ESG & Emerging Markets Debt

The ESG & Quasi Sovereign Bond Conundrum

By Thede Rüst, lead portfolio manager of Nordea’s Emerging Stars Bond strategy

Quasi sovereigns, bonds issued by fully state-owned companies, account for a substantial slice of the emerging markets (EM) fixed income market.

In fact, three of the five largest EM corporate debt issuers are fully state owned. To many investors, this segment of the market is way to enjoy a level of safety similar to sovereign bonds, but with a higher yield. This is enticing at a time when yields for many sovereigns and investment grade corporates are at record lows.

However, despite fully state-owned companies representing about 20% of our strategy’s benchmark – the J.P. Morgan EMBI Global Diversified – we avoid this area of the market as we believe fully state-owned companies can represent an ESG risk in EM debt.

Fully state-owned companies in EM are often less efficient and frequently run with political objectives threatening commercial goals. Since key management personnel usually gets nominated by the government, incentives for long-term business planning are low. Additionally, the lack of independent oversight makes fully state-owned companies prone to corruption. An IMF study found state-owned companies in countries with a low control of corruption have a significantly lower profitability than private sector counterparts.

Spreads could decouple
In theory, fully state-owned companies enjoy one consolation for all this interference – the state will step in as the lender of last resort. This supposition of government backing is a key reason why fully state-owned companies are included in several emerging market sovereign debt benchmark indices. Ratings agencies subscribe to this view and give ratings based on this assumption. There is rarely an explicit guarantee, but rating agencies see it as an implicit one.

To many investors, bonds of fully state-owned companies are therefore satellite bonds orbiting round sovereigns – which explains why pricing often moves in line with sovereigns. On aggregate, yields on bonds of fully state-owned companies fell in 2020 in harmony with sovereign debt. Indeed, cases of debt restructurings for fully state-owned companies are rare. However, for an increasing amount of fully state-owned companies, investors could start questioning the ability and/or the willingness of the sole shareholder to support the company. This may decouple spreads for individual issuers from the respective government bonds in the future.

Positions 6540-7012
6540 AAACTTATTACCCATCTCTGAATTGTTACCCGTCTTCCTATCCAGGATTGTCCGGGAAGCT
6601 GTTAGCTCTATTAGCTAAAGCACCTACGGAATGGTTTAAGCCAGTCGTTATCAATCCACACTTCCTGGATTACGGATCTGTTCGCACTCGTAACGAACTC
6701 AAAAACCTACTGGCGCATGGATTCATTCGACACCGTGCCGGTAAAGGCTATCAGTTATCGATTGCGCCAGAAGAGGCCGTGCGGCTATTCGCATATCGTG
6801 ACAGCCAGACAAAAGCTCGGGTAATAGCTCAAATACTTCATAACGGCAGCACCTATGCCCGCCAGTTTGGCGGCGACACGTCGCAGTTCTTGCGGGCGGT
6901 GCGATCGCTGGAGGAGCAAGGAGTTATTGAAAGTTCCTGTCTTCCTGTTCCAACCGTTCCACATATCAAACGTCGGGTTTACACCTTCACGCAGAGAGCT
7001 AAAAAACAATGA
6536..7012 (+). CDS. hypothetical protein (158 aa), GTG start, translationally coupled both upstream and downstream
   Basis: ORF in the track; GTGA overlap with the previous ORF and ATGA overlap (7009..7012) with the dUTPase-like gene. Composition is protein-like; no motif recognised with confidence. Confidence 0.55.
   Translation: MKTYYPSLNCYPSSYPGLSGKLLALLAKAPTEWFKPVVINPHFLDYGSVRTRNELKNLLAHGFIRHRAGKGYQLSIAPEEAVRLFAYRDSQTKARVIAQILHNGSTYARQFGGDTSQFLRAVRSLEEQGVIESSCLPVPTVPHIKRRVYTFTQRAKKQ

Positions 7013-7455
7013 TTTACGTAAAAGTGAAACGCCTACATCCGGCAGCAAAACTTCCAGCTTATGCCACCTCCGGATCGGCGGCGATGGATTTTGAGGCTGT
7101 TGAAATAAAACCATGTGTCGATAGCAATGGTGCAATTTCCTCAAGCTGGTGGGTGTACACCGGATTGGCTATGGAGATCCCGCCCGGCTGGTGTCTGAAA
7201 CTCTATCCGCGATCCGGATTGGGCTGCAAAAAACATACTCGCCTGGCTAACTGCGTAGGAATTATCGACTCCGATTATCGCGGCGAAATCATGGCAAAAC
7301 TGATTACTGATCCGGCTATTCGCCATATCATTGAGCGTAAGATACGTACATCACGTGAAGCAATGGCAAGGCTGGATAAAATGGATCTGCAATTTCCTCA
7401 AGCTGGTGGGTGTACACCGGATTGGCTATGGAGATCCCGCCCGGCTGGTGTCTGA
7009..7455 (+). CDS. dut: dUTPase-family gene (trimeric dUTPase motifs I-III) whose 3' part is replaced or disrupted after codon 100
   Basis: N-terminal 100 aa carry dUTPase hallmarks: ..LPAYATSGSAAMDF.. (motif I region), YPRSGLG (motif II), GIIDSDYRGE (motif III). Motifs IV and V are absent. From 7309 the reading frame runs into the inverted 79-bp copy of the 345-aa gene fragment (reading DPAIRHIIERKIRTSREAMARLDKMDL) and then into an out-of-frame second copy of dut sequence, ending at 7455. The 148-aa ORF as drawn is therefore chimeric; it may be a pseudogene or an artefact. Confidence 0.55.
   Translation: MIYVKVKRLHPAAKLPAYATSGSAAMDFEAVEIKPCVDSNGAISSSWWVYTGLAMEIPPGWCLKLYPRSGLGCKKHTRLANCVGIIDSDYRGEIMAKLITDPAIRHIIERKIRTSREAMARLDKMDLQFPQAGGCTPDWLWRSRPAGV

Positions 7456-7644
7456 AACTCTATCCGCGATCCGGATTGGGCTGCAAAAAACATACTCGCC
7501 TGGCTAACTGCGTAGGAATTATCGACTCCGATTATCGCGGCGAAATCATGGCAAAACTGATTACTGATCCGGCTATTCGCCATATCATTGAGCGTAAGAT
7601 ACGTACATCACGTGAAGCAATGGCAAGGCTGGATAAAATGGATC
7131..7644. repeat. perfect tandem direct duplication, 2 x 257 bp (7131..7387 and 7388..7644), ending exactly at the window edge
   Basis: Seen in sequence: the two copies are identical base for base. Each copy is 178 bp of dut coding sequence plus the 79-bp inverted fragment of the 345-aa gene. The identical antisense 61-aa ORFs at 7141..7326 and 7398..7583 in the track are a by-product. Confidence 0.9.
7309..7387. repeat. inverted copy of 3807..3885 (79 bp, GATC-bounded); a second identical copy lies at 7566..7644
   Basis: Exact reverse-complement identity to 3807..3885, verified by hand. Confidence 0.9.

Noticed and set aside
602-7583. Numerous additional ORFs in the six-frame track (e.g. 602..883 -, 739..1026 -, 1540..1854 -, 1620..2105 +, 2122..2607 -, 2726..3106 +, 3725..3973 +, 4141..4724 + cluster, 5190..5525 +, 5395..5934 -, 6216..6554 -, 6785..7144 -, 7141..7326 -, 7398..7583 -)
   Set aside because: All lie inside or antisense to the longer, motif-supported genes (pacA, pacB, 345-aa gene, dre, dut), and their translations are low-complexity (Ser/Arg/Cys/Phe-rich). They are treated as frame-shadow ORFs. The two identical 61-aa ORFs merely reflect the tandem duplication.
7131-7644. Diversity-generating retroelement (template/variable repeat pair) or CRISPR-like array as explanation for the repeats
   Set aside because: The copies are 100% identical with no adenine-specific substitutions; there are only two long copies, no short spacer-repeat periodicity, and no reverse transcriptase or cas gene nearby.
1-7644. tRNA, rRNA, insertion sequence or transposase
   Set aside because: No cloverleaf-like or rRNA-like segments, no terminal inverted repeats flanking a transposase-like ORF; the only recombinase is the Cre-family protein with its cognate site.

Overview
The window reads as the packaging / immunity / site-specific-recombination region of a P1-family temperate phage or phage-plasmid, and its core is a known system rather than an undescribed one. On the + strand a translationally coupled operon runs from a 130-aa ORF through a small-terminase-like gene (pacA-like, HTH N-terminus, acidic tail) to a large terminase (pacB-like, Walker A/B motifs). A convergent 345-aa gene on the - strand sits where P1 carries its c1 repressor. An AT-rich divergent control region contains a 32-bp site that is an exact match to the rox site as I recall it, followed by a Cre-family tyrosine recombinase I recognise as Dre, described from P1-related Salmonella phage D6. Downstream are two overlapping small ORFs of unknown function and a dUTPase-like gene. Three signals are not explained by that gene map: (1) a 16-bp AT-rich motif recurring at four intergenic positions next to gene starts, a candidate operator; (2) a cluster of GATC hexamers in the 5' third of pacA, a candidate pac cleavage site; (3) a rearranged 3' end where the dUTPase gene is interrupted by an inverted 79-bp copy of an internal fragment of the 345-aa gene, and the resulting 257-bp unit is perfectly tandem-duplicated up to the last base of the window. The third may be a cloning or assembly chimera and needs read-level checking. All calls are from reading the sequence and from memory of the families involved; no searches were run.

Increasing leverage on sovereign balance sheets might amplify this development. We already see cases of this, as evidenced by the widening spreads between individual state-owned company bonds and the respective government debt. Higher funding costs, as well as a global push to redirect capital towards business models supporting the UN’s SDGs, might make refinancing more difficult for many of those issuers.

Another crucial reason why we currently do not invest in fully state-owned companies is the fact many have low levels of non-financial disclosure. Because of a lack of information, most companies do not have ESG ratings from third party rating providers, such as MSCI. According to our analysis, more than 70% of index-eligible fully state-owned enterprises do not have a corporate-level rating – or hold a very low B-rating, or below.

Exciting EMD innovation
Even though we avoid quasi sovereigns, it is an exciting time to be an ESG-focused investor in EM corporate debt. Since the beginning of 2020, we have been complementing our ESG-focused EM sovereign bond portfolio in Nordea’s Emerging Stars Bond strategy with the addition of corporate bonds.

Financials make up the largest sector among privately-owned corporates, accounting for 30% of the EM corporate bonds benchmark index. While we place the same ESG demands on financials as we do on non-financial corporates, we also have strong preference for signatories of the Principles for Responsible Banking – of which Nordea is a founding signatory. The business strategy of these banks must align with the SDGs, the Paris Climate Agreement and relevant national and regional frameworks. Banks in this category include Mexico’s BBVA Bancomer and Colombia’s Bancolombia.

We are also enthusiastic about recent developments in ESG-related bond issuances. While green, social and sustainable bond issuance has grown rapidly in recent years, we recently saw the first issuance of a sustainability-linked bond from an EM issuer. Brazil’s Suzano, the world’s largest pulp and paper producer, issued a bond in September linking the coupon rate to greenhouse gas emission targets. It has paid off for Suzano, with the bond trading with a lower spread than its conventional bonds.

We are also interested in the involvement of multilateral development banks in new bond issuances. Instead of rolling over existing loans or providing new loans to issuers, the entities are co-investors with private sector asset managers. We welcome this development, as it gives issuers previously reliant on development financing access to private capital and bond investors can obtain exposure to companies not previously present in the bond market. An example is Georgia Global Utilities, which issued its inaugural bond in July of 2020. Investors in the $250m bond, the first green bond issued out of Georgia, included Deutsche Investitions und Entwicklungsgesellschaft mbH, the Netherlands Development Finance Company and the Asian Development Bank.